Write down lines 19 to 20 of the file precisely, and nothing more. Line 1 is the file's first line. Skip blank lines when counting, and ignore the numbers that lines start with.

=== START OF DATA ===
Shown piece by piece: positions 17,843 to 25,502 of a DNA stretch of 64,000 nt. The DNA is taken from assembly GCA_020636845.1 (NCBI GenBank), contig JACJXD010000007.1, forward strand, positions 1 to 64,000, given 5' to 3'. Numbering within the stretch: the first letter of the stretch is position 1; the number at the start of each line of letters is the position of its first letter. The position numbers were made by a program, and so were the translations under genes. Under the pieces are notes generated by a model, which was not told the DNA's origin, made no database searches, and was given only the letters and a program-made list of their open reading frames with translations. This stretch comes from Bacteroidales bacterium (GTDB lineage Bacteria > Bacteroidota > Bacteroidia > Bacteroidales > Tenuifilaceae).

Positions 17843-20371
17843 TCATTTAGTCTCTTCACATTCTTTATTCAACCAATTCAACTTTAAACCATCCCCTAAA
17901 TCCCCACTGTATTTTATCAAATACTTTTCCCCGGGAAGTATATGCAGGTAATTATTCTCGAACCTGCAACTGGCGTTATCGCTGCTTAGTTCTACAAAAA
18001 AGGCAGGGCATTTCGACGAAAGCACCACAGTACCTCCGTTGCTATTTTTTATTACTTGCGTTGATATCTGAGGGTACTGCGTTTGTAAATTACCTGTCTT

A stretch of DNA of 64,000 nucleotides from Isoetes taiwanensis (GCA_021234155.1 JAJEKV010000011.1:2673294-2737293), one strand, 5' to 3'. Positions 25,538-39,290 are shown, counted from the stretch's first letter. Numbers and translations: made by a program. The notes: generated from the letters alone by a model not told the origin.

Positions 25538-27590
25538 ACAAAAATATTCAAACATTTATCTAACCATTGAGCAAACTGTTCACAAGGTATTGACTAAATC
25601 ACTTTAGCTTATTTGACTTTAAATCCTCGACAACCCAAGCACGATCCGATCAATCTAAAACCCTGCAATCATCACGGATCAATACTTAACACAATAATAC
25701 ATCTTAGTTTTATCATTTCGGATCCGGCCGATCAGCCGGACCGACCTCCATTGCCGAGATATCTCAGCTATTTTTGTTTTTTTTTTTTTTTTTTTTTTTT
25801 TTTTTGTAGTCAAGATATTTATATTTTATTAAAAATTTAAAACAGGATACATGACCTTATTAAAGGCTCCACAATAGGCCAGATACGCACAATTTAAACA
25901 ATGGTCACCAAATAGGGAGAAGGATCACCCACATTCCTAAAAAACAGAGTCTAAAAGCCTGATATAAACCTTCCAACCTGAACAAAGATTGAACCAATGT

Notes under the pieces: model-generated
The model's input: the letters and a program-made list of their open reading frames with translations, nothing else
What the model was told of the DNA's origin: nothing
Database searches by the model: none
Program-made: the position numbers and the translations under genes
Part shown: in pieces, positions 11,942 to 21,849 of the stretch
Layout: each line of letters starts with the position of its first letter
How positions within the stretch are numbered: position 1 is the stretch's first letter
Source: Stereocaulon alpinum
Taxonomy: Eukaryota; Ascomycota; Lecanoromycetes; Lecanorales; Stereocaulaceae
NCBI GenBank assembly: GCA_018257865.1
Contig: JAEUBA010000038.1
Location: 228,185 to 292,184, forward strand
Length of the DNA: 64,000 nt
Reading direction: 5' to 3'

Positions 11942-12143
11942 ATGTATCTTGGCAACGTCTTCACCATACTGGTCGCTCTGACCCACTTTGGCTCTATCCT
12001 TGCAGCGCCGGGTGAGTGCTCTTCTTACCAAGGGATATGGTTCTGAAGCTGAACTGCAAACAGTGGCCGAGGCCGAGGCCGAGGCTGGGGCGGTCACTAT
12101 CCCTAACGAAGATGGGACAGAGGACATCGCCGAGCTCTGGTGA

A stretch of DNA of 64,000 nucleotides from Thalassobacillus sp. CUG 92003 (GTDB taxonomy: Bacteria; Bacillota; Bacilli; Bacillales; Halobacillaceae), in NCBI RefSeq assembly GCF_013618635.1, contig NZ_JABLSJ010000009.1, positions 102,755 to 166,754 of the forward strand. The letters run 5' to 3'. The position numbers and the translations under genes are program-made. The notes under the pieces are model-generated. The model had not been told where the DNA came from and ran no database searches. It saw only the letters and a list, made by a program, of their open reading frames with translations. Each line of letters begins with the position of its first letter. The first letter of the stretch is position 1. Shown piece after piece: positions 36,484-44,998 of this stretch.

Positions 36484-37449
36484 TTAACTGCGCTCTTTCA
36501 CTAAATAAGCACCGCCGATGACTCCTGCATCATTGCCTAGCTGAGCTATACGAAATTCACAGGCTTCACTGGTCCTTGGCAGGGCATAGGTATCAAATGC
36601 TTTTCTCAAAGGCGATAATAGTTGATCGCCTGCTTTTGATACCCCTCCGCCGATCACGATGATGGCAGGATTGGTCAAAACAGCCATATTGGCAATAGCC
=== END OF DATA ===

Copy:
Layout: each line of letters starts with the position of its first letter
How positions within the stretch are numbered: position 1 is the stretch's first letter